Suede Live in Taipei 2011
TWTC Nangang Exhibition Hall
August 5, 2011
Before the show, I didn’t expect too much about it though I knew it should be very pleasant. It is anticipated the concert would pick up more songs from Coming Up and Head Music as the albums were well received here. However, what is not anticipated is the audience—more than twice of the crowd in 2003, primarily local audience who might be in high school or college when they were first drawn by Suede. At the section really far from the stage, people still waved feverishly and sang loudly, and there were lots of them jumping so the floor was slightly shaking throughout the show. The wild audience must have moved the frontman of the band in a certain way that he sincerely thanked the crowd and went down from the stage to shake hands with people in the front row. When the show was over, many were still lingering in front of the entrance and taking shots of the concert banner. Everyone talked cheerfully about the show, marveling at Brett’s energy.
Almost eight years after the band’s split, Suede’s reunion tour seems like a miracle to the fans. Enthusiasm grows strong when the hope for their return has long been discarded. As their classics recall memories about the band and the audience’s life intertwined with the songs, the reception can be more intense. A mixture of feelings comes along with reminiscence, but the greatest comfort is that they look well and are doing well. In a changing world it is grateful to find something remains: every note and every beat of their songs is still enticing; every move of the band members still catchy.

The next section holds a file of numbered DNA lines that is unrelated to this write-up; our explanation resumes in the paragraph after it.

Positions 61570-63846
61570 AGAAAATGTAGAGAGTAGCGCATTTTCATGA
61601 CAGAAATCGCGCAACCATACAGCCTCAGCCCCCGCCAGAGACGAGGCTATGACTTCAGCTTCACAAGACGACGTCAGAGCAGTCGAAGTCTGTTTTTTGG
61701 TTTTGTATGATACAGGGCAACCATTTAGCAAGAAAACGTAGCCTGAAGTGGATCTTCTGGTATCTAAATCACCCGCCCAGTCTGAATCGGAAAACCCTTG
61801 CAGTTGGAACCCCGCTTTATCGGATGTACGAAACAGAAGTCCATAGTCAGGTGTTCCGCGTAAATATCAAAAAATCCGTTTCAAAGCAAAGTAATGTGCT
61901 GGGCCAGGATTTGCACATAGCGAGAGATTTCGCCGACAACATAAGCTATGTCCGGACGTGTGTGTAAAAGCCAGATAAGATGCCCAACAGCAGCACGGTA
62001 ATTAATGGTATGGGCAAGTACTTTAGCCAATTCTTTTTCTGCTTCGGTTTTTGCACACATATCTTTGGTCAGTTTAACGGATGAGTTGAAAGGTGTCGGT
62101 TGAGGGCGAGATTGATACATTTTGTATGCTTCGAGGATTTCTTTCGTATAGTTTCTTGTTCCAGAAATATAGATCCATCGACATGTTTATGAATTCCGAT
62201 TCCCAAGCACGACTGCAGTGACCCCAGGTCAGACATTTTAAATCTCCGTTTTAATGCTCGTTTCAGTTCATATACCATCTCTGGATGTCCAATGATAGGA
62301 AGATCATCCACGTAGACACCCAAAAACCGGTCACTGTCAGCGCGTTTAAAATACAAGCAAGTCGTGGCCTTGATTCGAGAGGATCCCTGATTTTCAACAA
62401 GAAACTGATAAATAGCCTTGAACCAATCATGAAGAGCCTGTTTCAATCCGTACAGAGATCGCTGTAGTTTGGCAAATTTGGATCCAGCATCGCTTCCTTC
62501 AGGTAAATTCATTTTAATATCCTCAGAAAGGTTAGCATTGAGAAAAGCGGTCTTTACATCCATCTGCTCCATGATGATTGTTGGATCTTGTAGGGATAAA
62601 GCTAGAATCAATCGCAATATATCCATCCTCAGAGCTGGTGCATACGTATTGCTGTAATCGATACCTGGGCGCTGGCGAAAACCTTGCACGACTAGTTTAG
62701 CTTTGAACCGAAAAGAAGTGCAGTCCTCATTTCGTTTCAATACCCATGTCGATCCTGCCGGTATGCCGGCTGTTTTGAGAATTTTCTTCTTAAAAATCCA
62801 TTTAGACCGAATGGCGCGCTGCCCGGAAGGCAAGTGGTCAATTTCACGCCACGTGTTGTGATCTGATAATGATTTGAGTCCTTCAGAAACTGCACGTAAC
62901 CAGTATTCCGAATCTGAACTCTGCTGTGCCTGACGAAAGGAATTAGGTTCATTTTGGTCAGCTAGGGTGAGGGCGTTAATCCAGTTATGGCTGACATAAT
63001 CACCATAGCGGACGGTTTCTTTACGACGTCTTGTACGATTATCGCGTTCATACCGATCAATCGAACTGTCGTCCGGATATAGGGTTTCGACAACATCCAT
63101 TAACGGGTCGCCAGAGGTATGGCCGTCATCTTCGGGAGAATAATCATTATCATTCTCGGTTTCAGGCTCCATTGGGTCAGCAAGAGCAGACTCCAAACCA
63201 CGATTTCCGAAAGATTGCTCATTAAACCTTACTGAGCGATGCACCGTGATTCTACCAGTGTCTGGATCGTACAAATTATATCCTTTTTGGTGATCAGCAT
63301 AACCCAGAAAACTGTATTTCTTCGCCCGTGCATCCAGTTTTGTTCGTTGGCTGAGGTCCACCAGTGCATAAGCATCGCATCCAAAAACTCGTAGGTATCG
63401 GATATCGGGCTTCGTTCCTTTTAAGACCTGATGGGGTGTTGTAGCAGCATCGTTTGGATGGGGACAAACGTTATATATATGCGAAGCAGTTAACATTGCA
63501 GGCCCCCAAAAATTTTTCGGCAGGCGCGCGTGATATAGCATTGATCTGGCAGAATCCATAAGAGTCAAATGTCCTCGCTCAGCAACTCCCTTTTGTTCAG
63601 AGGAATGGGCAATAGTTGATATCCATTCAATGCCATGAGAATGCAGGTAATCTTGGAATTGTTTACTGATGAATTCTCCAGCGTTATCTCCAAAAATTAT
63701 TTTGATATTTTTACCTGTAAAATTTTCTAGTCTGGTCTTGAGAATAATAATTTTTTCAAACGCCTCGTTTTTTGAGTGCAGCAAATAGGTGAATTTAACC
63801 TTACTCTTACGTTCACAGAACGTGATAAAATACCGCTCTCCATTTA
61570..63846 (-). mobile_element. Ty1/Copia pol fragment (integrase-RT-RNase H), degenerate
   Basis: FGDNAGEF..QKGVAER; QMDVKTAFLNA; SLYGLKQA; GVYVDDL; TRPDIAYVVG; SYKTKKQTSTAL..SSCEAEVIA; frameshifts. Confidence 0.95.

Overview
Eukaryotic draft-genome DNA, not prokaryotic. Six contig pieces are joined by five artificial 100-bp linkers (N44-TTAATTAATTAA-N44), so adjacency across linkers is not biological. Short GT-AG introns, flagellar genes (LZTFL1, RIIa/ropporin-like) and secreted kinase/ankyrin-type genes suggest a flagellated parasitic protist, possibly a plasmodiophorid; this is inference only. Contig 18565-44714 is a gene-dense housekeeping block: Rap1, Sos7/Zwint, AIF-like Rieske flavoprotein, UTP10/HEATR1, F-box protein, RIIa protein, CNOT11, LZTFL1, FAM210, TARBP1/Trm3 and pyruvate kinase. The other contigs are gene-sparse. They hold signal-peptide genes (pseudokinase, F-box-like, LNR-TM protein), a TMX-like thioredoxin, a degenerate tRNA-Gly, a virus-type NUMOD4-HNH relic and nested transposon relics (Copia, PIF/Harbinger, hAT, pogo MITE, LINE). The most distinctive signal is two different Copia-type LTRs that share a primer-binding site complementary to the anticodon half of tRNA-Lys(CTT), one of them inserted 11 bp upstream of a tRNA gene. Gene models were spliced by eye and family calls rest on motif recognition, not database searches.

Although the public response provides a good reason for Suede to start over, it remains a question whether they will release any new tracks. The band needs to give a good thought to what Suede means to them and what is worth releasing with that name again. To relaunch a band with a glorious past is challenging, but it is still a worth try. When the band can finally get away from the talks about appearance and sexuality, it is actually a good time to reintroduce Suede as a rock band and to receive more critical attention from their contemporaries and younger generations as well. There is no way to foresee an untrodden path, but surely they will get on the road in the company of many wild ones. And of course, the best ending for this blog post will be Suede’s “Wild Ones."